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19-04-2017 | Original Paper | Uitgave 8/2017

Journal of Child and Family Studies 8/2017

Concurrent Validity of the Strengths and Difficulties Questionnaire in an Indigenous Pre-School Population

Tijdschrift:
Journal of Child and Family Studies > Uitgave 8/2017
Auteurs:
Paula Kersten, Alain C. Vandal, Hinemoa Elder, Robyn Tauroa, Kathryn M. McPherson

Abstract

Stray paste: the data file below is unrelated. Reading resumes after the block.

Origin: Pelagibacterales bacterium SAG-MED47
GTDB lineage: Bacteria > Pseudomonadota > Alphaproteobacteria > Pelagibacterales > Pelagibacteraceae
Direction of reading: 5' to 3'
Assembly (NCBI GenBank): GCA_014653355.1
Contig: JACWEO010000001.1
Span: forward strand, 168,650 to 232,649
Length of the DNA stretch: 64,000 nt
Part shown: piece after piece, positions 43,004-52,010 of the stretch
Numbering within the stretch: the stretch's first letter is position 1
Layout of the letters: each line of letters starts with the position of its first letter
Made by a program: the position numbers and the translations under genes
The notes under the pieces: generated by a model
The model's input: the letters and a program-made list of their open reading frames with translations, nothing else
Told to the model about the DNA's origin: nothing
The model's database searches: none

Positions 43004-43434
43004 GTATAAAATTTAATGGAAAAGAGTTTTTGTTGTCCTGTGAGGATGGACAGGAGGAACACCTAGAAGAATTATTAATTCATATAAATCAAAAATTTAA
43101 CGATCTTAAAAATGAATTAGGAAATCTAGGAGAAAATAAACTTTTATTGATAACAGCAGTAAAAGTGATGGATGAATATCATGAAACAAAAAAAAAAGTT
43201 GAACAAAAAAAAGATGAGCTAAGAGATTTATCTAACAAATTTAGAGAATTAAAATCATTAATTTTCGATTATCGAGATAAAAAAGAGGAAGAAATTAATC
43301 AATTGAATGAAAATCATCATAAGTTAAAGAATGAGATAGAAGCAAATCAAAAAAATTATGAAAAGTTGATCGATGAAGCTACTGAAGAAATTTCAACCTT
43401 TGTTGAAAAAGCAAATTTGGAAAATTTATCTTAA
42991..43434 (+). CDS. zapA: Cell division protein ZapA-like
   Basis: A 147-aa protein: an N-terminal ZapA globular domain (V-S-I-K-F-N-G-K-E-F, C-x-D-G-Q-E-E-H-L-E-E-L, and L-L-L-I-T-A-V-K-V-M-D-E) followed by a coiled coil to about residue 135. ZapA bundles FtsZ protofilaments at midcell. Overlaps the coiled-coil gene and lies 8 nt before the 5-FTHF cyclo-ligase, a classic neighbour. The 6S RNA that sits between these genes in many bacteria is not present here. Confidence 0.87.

The strengths and difficulties questionnaire (SDQ) is a frequently used tool for universal screening of pre-schoolers’ behavioural and emotional problems. However, evidence for its concurrent validity is equivocal and has not been tested in a Māori population. We aimed to evaluate the concurrent validity of the strengths and difficulties questionnaire (SDQ) in Māori pre-schoolers (tamariki), aged 4 and 5. We carried out a prospective study of 225 tamariki (46% female) for whom a recent SDQ was available from the New Zealand Ministry of Health’s Before School Check database. A trained nurse carried out a standardised wellbeing and behavioural assessment for these children. Sensitivity, specificity, positive predictive and negative predictive values were calculated, using optimal total difficulty scale threshold values published for the SDQ (parent version SDQ-P; teacher version SDQ-T). Primary outcome: an assessment-based child referral to Child and Adolescent Mental Health Services or to a Paediatric outpatient service. Secondary outcomes: assessment-based parental referral to a parenting programme and combined referral. The optimal thresholds for child referral were low for the SDQ-P (13) and SDQ-T (7). Child referral SDQ-P: sensitivity 62%, specificity 83%, positive predictive value 0.35, negative predictive value 0.94. Child referral SDQ-T: sensitivity 77%, specificity 78%, positive predictive value 0.31, negative predictive value 0.96. The findings demonstrate optimal threshold values for referral for Māori on the SDQ-P and SDQ-T are much lower when compared to published thresholds (17 vs. 16). Sensitivity values were also low. A surveillance approach for the assessment of psychosocial problems is recommended for pre-schoolers.

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